ShareTribe is one such example of open-source platform software that allows anyone to setup an online marketplace for small businesses.
Funding models for platform coops
Ultimately, if the local cooperative drivers are to compete against the likes of Uber then they will need to have tools that work as well as their competitors. If it's awkward to hire a driver then users won't use their app or website. Uber can employ great developers to produce their platform. For platform coops to compete they are going also need great developers and this might mean paying them for their efforts. How and where can this funding come from?
Funds pooled from other coops
One method for raising capital is from a pooled investment from other coops. The Phone Coop pays the same amount into a development fund that it uses to invest in other coops as it pays in dividends to its member shareholders. As of 31th August 2015 it had contributed over £360,000 into the fund. The Solid Fund, a worker coop solidarity fund, receives £1 per member per week into a fund that can be used to help worker coops and the establishment of new coops. This currently has 515 members with a balance of £44,630. While these are worthy ventures (Agile Collective members all contribute to the Solid Fund), they are not capable of funding anything close the requirements needed to scale a platform coop.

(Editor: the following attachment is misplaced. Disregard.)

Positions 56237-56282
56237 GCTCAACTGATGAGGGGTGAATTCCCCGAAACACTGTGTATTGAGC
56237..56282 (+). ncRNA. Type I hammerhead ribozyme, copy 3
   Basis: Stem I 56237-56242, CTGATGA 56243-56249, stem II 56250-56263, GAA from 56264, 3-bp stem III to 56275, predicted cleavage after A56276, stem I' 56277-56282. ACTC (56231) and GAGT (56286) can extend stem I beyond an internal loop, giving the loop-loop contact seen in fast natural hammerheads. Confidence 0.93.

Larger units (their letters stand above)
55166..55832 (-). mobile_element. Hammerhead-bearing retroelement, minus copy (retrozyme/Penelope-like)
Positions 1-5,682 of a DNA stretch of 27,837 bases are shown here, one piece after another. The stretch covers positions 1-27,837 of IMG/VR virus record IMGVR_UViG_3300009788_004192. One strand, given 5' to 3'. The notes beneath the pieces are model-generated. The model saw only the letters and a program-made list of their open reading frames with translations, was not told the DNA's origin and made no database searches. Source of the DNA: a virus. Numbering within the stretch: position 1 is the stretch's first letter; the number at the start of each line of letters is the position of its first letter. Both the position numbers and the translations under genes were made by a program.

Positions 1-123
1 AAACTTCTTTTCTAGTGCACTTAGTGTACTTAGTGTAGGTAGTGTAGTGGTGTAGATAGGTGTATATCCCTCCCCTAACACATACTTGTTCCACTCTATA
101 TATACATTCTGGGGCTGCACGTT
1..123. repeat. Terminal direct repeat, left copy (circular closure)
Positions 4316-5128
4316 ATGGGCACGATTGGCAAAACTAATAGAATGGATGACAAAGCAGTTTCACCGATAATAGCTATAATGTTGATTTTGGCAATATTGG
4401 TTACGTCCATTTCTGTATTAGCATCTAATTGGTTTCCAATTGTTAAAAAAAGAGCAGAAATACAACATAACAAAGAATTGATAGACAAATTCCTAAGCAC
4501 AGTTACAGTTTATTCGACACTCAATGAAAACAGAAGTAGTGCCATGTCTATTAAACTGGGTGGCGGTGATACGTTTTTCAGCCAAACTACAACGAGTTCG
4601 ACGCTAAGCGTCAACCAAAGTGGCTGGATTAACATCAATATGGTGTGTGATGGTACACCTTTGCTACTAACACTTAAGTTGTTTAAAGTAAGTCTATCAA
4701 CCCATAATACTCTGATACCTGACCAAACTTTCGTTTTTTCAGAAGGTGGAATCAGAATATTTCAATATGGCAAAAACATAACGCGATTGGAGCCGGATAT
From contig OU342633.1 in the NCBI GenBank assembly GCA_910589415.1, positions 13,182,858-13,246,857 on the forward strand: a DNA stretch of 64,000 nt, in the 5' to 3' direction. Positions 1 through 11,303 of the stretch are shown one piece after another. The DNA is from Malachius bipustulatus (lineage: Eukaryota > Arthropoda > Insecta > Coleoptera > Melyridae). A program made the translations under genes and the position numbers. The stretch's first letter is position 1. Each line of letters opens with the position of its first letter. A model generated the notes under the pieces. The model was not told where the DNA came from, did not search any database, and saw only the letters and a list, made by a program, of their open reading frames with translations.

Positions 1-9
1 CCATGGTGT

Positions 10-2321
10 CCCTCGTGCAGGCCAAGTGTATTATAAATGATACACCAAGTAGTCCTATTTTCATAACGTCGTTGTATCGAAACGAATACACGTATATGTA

Funds from government
The UK government has not been a big funder of cooperatives. John MacDonald (the Labour shadow chancellor) would like to help double the UK cooperative economy, but this would still be a rather miserablly small figure. In reality, no government is going to spend the money needed to fund a large platform coop, unless it's in something like health or social care where the government would be a purchaser of services.
The story of cycle.land is an interesting one. This is a platform coop that allows people with a spare bike to rent them out to other people. It started in Oxford with help from the University of Oxford Startup Incubator, but needed investment to scale beyond the limited trial. It turned to Seedrs where it raised £400,000. This has allowed it to role out its service across Oxford and target other cities in the UK.
It should be possible for any coop (including platform coops) to get investment to get started and grow, but some of the funding methods are incompatible with the coop model. Internet startups are able to attract venture capital with the possibility of a reasonably quick profit, which is not on offer with a coop. The funds available preclude a platform coop ever growing to the size of Uber. A much more desirable model would be a local and decentralised network of platform coops using and developing open-source software to power their platform.